By Lise Alves, Senior Contributing Reporter
SÃO PAULO, BRAZIL – Along with his economic team and Congressional representatives, Brazil’s President Michel Temer announced on Thursday a set of ten measures that the government hopes will reverse the country’s worst recession in decades and generate jobs.
Some critics, however, say the measures are not enough and that the government timing is a diversion to the political turmoil spilling into the Temer administration.
“These measures are aimed at boosting the Brazilian economy, at a time when we seek the country’s growth,” President Temer said during the press conference.
Among the microeconomic measures announced on Thursday are new credit lines for small businesses, less bureaucratization for exports and imports and help for companies and individuals in the payment of their debts. According to Temer the measures will improve productivity and lead to growth.
For FGV (Fundação Getulio Vargas) professor Istvan Kasznar, the measures announced are positive start, but many other measures are needed. “It’s time to do this and do more, but we also have not heard how to enable companies to make investments urgently and in this way generate more jobs,” Kasznar told Agencia Brasil.
The president of the Federation of São Paulo industries, Paulo Skaf agrees. “The situation of the Brazilian economy remains very delicate, and there is no doubt that there is no isolated measure that can revive it. The set of measures announced by the government may not solve all problems, but it is a start to stimulate the economy,” read the statement released by Skaf on Thursday.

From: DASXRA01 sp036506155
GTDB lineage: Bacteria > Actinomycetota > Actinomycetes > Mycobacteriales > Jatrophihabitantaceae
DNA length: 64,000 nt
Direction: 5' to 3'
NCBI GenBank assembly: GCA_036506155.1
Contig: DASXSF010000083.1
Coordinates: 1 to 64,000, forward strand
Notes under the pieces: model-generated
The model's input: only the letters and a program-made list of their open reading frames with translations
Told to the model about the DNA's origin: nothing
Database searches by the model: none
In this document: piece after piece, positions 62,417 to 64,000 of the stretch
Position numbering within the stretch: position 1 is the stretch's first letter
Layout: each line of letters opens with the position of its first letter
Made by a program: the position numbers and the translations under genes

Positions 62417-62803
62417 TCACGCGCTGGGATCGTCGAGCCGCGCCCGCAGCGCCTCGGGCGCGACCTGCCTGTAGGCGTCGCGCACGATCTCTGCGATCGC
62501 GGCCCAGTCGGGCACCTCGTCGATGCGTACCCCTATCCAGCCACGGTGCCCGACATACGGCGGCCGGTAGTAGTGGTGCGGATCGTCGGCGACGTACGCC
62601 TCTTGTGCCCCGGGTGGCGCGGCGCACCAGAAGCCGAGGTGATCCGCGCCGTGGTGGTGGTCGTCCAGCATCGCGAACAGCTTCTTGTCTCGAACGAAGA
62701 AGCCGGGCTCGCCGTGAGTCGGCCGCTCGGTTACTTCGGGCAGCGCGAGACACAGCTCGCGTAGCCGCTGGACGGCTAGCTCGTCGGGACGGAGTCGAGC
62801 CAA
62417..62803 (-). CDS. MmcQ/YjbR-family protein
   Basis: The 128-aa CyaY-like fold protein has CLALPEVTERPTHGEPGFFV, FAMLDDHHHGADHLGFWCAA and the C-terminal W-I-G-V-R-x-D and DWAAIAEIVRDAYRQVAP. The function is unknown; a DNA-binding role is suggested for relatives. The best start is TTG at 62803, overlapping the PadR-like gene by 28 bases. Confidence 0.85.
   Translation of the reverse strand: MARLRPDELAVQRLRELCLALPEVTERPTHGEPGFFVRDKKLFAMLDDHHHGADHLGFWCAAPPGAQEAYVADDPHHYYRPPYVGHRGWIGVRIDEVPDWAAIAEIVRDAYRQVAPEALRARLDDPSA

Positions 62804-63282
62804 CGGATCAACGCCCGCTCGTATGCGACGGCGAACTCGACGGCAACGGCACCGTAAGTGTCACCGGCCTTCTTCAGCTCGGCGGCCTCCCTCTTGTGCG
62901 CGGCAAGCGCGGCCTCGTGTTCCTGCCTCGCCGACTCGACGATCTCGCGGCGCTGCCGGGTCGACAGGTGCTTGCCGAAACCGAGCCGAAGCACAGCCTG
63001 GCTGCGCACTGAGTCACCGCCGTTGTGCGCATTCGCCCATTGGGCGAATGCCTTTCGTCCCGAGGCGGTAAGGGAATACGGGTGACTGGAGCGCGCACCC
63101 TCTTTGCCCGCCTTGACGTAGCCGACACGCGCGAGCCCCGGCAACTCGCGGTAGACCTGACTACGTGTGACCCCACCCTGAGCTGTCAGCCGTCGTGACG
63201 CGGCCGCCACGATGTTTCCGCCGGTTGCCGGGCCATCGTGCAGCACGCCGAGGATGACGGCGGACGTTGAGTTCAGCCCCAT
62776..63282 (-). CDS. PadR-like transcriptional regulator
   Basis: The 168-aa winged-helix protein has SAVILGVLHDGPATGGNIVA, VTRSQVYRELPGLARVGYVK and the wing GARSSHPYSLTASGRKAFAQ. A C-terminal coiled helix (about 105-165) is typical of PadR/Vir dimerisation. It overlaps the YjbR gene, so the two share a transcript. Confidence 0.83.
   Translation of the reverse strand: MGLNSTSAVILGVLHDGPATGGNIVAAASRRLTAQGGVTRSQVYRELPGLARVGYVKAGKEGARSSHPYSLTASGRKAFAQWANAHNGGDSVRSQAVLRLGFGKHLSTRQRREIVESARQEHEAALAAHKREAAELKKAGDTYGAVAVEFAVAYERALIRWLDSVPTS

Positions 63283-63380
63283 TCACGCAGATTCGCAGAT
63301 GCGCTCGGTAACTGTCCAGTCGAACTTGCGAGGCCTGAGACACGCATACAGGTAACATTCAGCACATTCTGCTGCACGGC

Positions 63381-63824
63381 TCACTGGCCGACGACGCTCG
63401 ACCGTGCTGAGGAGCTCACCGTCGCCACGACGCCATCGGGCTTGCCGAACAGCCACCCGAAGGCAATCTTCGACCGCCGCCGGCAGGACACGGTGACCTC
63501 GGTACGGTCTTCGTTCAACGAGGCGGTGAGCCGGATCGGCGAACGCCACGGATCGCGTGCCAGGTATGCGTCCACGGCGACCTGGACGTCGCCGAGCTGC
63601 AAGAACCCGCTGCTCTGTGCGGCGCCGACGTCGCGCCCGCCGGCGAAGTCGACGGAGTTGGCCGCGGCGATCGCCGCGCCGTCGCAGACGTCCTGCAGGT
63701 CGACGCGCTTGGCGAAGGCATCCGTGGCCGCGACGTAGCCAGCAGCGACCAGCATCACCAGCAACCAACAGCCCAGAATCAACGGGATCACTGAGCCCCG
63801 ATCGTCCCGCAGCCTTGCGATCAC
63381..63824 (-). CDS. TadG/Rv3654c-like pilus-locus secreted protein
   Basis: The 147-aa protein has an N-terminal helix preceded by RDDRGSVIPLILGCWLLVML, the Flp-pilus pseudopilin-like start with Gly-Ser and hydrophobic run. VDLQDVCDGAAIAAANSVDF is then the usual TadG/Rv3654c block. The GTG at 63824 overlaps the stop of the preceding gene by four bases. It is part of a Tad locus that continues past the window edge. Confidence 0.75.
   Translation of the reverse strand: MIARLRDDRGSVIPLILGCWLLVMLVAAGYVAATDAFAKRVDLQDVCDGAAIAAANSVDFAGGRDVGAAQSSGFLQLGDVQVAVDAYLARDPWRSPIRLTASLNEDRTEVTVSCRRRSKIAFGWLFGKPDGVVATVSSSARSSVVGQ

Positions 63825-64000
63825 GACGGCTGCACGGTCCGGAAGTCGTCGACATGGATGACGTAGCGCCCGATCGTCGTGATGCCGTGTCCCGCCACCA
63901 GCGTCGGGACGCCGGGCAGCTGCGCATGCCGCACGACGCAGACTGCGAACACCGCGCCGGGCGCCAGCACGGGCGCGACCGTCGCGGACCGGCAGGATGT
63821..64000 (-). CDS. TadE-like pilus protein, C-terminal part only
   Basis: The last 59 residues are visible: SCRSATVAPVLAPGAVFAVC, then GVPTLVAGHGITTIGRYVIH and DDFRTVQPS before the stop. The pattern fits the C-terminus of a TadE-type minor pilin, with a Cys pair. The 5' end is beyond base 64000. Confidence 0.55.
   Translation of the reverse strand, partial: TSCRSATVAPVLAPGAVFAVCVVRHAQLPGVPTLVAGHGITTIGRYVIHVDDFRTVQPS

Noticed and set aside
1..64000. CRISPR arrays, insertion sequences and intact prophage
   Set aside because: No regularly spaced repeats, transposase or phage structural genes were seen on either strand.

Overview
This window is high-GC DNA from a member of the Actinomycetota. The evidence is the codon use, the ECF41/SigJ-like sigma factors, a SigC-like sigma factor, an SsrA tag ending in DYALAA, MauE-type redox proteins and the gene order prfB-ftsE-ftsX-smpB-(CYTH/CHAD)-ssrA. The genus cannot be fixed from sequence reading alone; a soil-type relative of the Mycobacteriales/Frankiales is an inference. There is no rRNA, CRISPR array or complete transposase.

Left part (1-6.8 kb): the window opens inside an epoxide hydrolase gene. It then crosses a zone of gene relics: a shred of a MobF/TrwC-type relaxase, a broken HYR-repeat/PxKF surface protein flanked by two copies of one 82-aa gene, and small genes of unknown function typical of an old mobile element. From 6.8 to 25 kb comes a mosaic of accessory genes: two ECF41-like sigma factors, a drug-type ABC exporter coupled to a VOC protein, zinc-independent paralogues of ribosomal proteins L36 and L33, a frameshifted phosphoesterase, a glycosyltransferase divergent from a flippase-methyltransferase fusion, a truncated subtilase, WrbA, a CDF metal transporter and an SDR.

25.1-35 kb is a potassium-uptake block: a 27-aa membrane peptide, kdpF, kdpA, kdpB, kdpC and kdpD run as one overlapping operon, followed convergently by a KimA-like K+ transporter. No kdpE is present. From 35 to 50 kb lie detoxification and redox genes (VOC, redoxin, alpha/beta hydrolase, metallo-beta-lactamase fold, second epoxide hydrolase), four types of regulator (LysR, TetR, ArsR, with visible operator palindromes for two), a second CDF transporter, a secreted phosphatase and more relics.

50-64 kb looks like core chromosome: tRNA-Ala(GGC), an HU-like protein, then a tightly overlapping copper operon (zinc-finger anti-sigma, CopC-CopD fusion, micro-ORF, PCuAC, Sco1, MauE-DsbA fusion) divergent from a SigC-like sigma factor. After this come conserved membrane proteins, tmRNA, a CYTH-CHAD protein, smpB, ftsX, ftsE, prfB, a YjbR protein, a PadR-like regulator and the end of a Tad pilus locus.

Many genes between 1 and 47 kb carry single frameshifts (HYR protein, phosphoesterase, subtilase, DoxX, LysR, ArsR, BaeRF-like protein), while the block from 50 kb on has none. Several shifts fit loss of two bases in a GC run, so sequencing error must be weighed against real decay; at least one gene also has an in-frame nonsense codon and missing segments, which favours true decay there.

For some, however, the latest economic measures are a way to shift attention from the ever-increasing political turmoil faced by the Temer administration. In the past week, information revealed by Odebrecht executives to federal prosecutors in the Lava Jato (Carwash) investigations have been leaked to local media.
According to these reports, two of the first executives to be questioned named several politicians linked to the Temer administration in the corruption scandal. In all, 77 executives have agreed to testify about the company’s involvement in bribes to obtain government contracts, including former CEO, Marcelo Odebrecht.
To make matters worse, on Wednesday one of President Temer’s closes aides, José Yunes, handed in his resignation after being named by an Odebrecht executive as receiving part of the R$10 million paid by the company to Temer’s political party, the PMDB.